Political activities[edit]

In July 2004, Reagan spoke at the Democratic National Convention about his support for lifting Bush's restrictions on federally funded embryonic stem cell research, from which he expected a cure or new treatments for Alzheimer's disease, of which his father had recently died: "There are those who would stand in the way of this remarkable future, who would deny the federal funding so crucial to basic research. A few of these folks, needless to say, are just grinding a political axe and they should be ashamed of themselves", Ron Reagan said of the restrictions. "We can choose between the future and the past, between reason and ignorance, between true compassion and mere ideology."[8] Reagan's mother Nancy also supports this position.[9]

In September 2004, he told the Sunday Herald newspaper that the Bush administration had "cheated to get into the White House. It's not something Americans ever want to think about their government. My sense of these people is that they don't have any respect for the public at large. They have a revolutionary mindset. I think they feel that anything they can do to prevail — lie, cheat, whatever — is justified by their revolutionary aims" and that he feared Bush was "hijacking" his father's reputation.[10]

Reagan later wrote the essay "The Case Against George W. Bush by Ron Reagan"[11] for Esquire. He was quoted as saying that he voted for Democratic Party candidate John Kerry in the 2004 presidential election. Reagan endorsed then-Illinois senator Barack Obama for president in the 2008 presidential election[12] and Vermont Independent Senator Bernie Sanders in 2015.[13]

Personal life[edit]

Ron Reagan lives in Seattle.[1] He married Doria Palmieri, a clinical psychologist, in 1980. She died in 2014.[14]

Reagan stated, in a 2004 New York Times interview, that he did not claim any religion, but that his sympathies were with Buddhism.[15] In a June 23, 2004, interview on Larry King Live, while discussing reasons why he would not run for political office, Ron Reagan stated "I'm an atheist. [...] I can't be elected to anything because polls all say that people won't elect an atheist."[16]

In February 2010, he was named to the Freedom From Religion Foundation's Honorary Board of distinguished achievers.[17]

In January 2011, he was called an "embarrassment" by his brother, Michael Reagan, for speculating in a memoir that their father suffered from Alzheimer’s disease while president.[18]

In May 2014, Reagan appeared in an advertisement for broadcast on Comedy Central for the Freedom From Religion Foundation in which he declared himself "an unabashed atheist," and one who is not afraid of "burning in Hell."[19]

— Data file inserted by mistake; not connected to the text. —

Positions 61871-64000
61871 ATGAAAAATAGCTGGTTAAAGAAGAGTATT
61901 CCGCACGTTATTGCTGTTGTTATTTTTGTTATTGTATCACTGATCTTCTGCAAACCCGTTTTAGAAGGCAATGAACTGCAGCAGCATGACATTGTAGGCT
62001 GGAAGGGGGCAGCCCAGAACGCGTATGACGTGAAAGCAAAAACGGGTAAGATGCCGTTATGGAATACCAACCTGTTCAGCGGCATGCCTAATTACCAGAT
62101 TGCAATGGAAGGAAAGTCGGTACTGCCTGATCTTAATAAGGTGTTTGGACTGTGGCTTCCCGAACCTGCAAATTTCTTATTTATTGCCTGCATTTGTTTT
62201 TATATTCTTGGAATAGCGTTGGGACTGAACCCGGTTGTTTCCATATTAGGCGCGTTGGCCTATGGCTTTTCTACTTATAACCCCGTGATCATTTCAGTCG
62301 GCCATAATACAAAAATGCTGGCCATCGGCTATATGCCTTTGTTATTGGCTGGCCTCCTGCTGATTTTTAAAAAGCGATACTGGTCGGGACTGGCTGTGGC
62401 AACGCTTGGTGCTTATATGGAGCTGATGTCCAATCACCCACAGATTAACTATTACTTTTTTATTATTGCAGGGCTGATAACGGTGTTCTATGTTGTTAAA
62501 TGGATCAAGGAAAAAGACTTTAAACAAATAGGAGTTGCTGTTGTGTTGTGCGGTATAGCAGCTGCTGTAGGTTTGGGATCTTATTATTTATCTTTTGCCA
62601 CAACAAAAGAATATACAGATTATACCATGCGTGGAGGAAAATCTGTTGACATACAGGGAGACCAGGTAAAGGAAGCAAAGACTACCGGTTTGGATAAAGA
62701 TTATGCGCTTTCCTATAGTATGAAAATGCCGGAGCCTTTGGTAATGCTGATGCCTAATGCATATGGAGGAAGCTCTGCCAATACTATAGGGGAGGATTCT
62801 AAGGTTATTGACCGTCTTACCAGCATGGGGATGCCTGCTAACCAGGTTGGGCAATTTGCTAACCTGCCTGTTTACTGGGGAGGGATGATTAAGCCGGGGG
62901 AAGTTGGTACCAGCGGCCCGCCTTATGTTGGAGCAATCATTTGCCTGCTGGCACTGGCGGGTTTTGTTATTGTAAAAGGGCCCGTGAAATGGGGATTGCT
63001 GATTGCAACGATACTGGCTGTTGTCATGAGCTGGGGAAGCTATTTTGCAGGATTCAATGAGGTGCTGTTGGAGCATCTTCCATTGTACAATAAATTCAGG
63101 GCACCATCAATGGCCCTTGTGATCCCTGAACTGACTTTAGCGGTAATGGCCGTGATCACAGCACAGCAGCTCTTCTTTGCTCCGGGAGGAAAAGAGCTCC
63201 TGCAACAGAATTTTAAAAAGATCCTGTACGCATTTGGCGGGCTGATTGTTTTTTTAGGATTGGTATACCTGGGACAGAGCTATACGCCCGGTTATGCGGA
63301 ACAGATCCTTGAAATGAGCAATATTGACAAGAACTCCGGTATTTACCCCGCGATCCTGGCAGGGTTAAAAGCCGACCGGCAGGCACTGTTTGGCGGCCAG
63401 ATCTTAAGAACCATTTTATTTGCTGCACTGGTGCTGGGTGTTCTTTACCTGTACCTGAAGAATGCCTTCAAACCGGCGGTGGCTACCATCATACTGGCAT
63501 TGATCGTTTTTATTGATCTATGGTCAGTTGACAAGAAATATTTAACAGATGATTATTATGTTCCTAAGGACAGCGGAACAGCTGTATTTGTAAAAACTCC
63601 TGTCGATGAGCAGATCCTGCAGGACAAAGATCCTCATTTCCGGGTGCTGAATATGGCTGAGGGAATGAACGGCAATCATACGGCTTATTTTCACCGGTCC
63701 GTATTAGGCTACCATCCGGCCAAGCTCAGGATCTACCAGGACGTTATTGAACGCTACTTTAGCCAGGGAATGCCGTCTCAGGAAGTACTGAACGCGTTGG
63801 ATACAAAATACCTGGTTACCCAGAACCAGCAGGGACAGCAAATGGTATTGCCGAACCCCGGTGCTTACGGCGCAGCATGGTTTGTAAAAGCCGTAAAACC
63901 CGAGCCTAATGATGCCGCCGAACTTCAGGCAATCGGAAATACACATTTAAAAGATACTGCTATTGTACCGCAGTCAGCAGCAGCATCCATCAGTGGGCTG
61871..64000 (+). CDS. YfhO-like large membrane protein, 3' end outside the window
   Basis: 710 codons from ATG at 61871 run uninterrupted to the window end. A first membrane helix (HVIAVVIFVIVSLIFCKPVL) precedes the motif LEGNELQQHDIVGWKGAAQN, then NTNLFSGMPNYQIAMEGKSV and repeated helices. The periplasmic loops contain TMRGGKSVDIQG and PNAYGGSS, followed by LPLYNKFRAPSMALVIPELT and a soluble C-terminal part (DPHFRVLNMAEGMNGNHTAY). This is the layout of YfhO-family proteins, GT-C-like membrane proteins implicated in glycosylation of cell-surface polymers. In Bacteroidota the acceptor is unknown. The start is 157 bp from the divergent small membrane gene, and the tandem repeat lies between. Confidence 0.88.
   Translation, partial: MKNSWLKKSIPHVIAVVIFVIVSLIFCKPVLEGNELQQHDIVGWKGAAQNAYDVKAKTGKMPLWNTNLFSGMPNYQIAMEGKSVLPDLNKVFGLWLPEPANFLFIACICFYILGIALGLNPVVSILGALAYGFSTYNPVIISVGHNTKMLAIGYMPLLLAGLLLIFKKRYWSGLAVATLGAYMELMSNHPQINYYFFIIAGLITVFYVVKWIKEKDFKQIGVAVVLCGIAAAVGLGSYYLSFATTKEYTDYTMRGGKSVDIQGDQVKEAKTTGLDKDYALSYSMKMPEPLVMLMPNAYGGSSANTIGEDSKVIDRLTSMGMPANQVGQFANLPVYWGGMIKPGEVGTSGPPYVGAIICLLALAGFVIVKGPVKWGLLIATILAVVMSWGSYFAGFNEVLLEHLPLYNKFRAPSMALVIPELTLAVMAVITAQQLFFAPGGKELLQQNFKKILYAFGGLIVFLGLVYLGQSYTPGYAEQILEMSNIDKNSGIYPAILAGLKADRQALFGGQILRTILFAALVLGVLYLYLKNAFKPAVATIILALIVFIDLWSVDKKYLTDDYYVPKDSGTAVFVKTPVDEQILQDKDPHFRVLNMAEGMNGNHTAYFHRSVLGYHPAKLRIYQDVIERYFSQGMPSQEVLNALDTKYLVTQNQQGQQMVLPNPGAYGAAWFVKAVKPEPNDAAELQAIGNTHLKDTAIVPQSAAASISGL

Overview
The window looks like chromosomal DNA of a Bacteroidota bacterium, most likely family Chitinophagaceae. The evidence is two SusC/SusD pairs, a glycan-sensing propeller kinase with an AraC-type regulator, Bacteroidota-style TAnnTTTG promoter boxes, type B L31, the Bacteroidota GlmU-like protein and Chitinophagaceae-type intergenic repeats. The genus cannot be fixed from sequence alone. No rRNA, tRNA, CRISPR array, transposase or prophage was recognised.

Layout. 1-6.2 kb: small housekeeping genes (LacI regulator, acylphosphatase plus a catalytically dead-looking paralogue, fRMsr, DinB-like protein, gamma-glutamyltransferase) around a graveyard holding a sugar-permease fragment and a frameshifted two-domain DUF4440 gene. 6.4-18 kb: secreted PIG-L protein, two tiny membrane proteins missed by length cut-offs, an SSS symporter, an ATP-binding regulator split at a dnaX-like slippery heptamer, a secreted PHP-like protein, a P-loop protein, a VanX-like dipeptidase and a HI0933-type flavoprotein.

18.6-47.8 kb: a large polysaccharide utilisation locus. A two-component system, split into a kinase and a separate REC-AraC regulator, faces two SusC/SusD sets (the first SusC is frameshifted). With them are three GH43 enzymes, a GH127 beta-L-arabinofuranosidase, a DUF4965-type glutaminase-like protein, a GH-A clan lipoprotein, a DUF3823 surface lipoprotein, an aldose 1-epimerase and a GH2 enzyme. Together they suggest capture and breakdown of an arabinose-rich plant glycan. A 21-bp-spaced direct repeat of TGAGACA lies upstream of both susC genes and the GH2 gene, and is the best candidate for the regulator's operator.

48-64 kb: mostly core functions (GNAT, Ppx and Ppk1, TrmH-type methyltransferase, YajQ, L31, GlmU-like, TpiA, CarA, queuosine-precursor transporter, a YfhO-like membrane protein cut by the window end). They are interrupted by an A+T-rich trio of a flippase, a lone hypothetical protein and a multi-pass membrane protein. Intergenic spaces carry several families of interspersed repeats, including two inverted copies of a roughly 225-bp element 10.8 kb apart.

1. ^ a b c d "20 Questions: Ron Reagan", by Betsy Rothstein, The Hill, September 24, 2008.
  2. ^ White House Diary: May 18, 1981,; accessed September 2, 2014.
  3. ^ a b Ron Reagan at the Internet Movie Database
  4. ^ Profile,; accessed September 2, 2014.
  5. ^ "Reagan Joins Air America as Permanent Weeknight Host". Radio Online. September 4, 2008. Archived from the original on 2009-01-22. Retrieved 2013-11-27. 
  6. ^ Ron Reagan (2011). My Father at 100. Penguin. ISBN 978-0-670-02259-5. OCLC 646111792. 
  7. ^ Colbert Report, January 18, 2011
  8. ^ "Ron Reagan's Speech to the Democratic National Convention". New York Times. Jul 27, 2004. Retrieved Sep 13, 2015. 
  9. ^ Nancy Reagan plea on stem cells. BBC News. May 10, 2004.
  10. ^ Johnston, Jenifer. Reagan Junior Warns Bush: 'Stop Hijacking My Father's Reputation'⁠. Sunday Herald. September 26, 2004.
  11. ^ Reagan, Ron (2004). "The Case Against George W. Bush". Esquire. Retrieved April 25, 2015. 
  12. ^ Reagan, Ron. Making It Official: I Endorse Barack Obama. Huffington Post. October 31, 2008.
  13. ^ Ralph, Elizabeth. "‘Look in the Mirror, Fat Boy’ Ronald Reagan’s sons discuss Donald Trump and 2016.". Politico. Retrieved September 16, 2015.  line feed character in |title= at position 30 (help)
  14. ^ "Ron Reagan, not afraid to burn in hell, promotes atheism in TV spot". 2014-05-30. Retrieved 2014-06-12. 
  15. ^ Solomon, Deborah (June 27, 2004). "The Son Also Rises". New York Times. Retrieved August 30, 2014. 
  16. ^ "Interview With Ron Reagan Jr.". Larry King Live (transcript). June 23, 2004. Retrieved 2013-11-27. 
  17. ^ "Honorary FFRF Board Announced". Archived from the original on 2010-12-17. Retrieved 2008-08-20. 
  18. ^ Hohmann, James (Jan 15, 2011). "Mike Reagan calls brother, Ron Reagan, an 'embarrassment'". Politico. Retrieved Oct 15, 2014. 
  19. ^ "First 'atheist ad' on ‘Daily Show,’ ‘Colbert Report’ features Ron Reagan". Freedom From Religion Foundation. May 20, 2014. Retrieved August 30, 2014.